The reasoning for this language is one responsible dog breeders can get behind: When the Office of Inspector General audit found that over 80 percent of sampled breeders weren’t licensed under the Animal Welfare Act because they sold pets over the Internet (thereby claiming “retail pet store” status), the Department of Agriculture realized that this involved a lot of dogs. Tightening up regulations on Internet sales impacts the kind of breeders who hurt the ethical ones. Revising the definition of “retail pet store” brings dogs purchased through “sight unseen” transactions under the protection of regulation so that they receive basic standards of care. The buyer also benefits by personally seeing a dog before purchasing it and ensuring that it is healthy.
The ambiguity of the regulation on certain issues requires greater clarification:
- The rule seems to indicate that if a dog is sold as a breeding prospect, to maintain bloodlines, or as a working dog (hunting, herding, or security, for example) a breeder is exempt from requiring licensure. If a dog is sold as a pet, however, a breeder isn’t exempt. It’s significantly important, therefore, that a breeder is able to demonstrate their purpose in selling a puppy, but how is this done, and what kind of “evidence” will be indicative of compliance?
- Of concern is that this regulation might encourage a bit of “creative” truth telling. If a breeder determines that a puppy isn’t a breeding prospect, they have the option of putting a limited registration on the dog to preserve the gene pool – but at the same time, they’ve now invited APHIS to investigate their sale because they’ve designated the puppy as “pet quality” and the new regulation stipulates that only “dealers” can market or sell or a puppy sold “as a pet;”
- Further explanation is needed on the issue of puppies received in lieu of a stud fee or for the receipt of a puppy back from the sale of a female on a breeder’s terms. Although these don’t qualify for the exemption based on owning four or fewer breeding females and selling puppies born and raised on a breeder’s premises, APHIS might find their sale exempt under other provisions of the AWA regulations;
- What about the sale of dogs whelped or born by C-section at a veterinary practice? As long as the dogs are sold in face-to-face transactions, this is, one supposes, a moot point – but who decides?
- Leaving to an APHIS inspector the determination of what a “breeding female” is is entirely too subjective. Ideal breeding ages vary from breed to breed, and former show dogs are sometimes left intact by breeders who feel it’s the best interest of their dog to avoid surgery;
- Breeders are now hamstrung from selling puppies to “repeat customers” living out-of-state, buyers with whom they’ve had a relationship because they previously owned a dog bred by the breeder and demonstrated themselves as ideal homes; Conversely, if an out-of-state buyer wishes to purchase a puppy from a breeder they’ve come to trust, their puppy will cost a lot more when additional travel and hotel expenses are factored in;
- If one must open their home to an APHIS inspection, the regulation requires that the breeder be at home five days a week during business hours. This is problematic for the person who works or attends dog shows.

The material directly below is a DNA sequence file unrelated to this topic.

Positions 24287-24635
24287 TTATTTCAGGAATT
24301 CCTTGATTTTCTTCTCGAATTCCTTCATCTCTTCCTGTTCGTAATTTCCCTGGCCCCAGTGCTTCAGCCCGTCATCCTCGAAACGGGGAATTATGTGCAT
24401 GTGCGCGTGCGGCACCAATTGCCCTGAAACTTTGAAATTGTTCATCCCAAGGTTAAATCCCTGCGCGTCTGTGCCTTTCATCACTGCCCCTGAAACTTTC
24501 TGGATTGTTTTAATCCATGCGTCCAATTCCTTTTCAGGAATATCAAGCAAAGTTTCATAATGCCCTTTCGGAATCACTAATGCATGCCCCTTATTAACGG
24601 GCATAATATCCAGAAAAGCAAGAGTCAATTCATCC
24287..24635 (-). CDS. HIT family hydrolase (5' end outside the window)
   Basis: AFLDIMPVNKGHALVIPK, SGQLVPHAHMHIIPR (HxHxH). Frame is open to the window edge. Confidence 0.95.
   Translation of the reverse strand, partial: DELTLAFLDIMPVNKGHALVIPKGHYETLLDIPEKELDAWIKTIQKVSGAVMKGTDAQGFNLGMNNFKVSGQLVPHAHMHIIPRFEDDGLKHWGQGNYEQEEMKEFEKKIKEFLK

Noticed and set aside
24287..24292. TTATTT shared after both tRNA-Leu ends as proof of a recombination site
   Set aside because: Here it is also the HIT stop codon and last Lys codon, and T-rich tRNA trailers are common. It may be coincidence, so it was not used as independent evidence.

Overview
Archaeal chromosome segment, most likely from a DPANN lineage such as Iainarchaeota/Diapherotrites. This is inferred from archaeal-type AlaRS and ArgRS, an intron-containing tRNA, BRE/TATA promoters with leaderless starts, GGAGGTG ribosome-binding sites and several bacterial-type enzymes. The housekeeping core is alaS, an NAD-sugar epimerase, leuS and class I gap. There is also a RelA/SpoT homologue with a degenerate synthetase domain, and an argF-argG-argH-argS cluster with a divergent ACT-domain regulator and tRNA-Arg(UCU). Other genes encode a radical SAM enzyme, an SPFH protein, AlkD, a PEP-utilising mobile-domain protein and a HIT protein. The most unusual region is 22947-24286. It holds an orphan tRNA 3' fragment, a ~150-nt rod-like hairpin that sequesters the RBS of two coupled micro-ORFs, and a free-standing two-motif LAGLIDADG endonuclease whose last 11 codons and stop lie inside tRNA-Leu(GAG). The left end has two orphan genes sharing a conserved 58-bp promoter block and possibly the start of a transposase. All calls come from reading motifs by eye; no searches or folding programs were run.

- The new rules expand the influence of USDA/APHIS at a time when the public is reeling from revelations of privacy leeks and admissions of government scrutiny of the private sector;
- APHIS estimates that between 2,600 and 4,640 dog breeders will be affected by the new rule. It’s likely that more than a few will have to become licensed breeders in order to comply with the new regulation which is sure to generate additional income for APHIS. APHIS has suggested that even at the highest end of the cost of a license (an estimated $760 for a breeder with gross revenues in excess of $200,000), they point out that it’s still less than the price of many purebred dogs. Using their own figures and logic, however, that means that if one were to multiply the “high end” of the range of affected breeders (4,640) by $760, this is an additional income of $3,526,400.00 for the Department of Agriculture, hardly chump change even for a government agency. In that light, a cynical person might be tempted to think of another “Spaghetti Western:” A Fistful of Dollars;
- During the USDA conference call, the answer to many questions posed was that APHIS officials would “determine [them] on a case-by-case basis.” Given human nature, this kind of ambiguity invites charges of potential shenanigans – preferential treatment, cronyism, maybe even potential pay-offs; It is an ugly thing to think, but there will be some who will think it;
- APHIS has indicated that it will use various methods to access publicly available information to identify breeders they determine may need an AWA commercial breeding license. These methods include “reviewing” the marketing and promotional materials of breeders and Internet retailers. If breeders become fearful of non-compliance, if not government intrusion in their lives, what financial impact will this have on the sites of national breed clubs, the AKC or even pet-finder sites?
- Given that there are former animal rights activists now in the employ of the USDA, law-abiding, ethical breeders feel vulnerable to the anti-breeder bias of people in high places, and with vague rules and a lack of specific guidelines in certain situation, there is real concern about discrimination;
As Don Miguel Rojo said in A Fistful of Dollars, “A man’s life in these parts often depends on a mere scrap of information.” There are dozens of nuances in this regulation that need to be clarified, and the NAIA will be reviewing them more in depth in the coming weeks.
~ Susi Szeremy, 10/11/13
A writer and editor by profession, Susi is also the creator of KnobNots pet safety signs, as well as the dog blog, DogKnobit. An owner/breeder/handler of Pulik since 1978, she is active in the dog fancy where she is a co-chair of Judges Education for the Puli Club of America.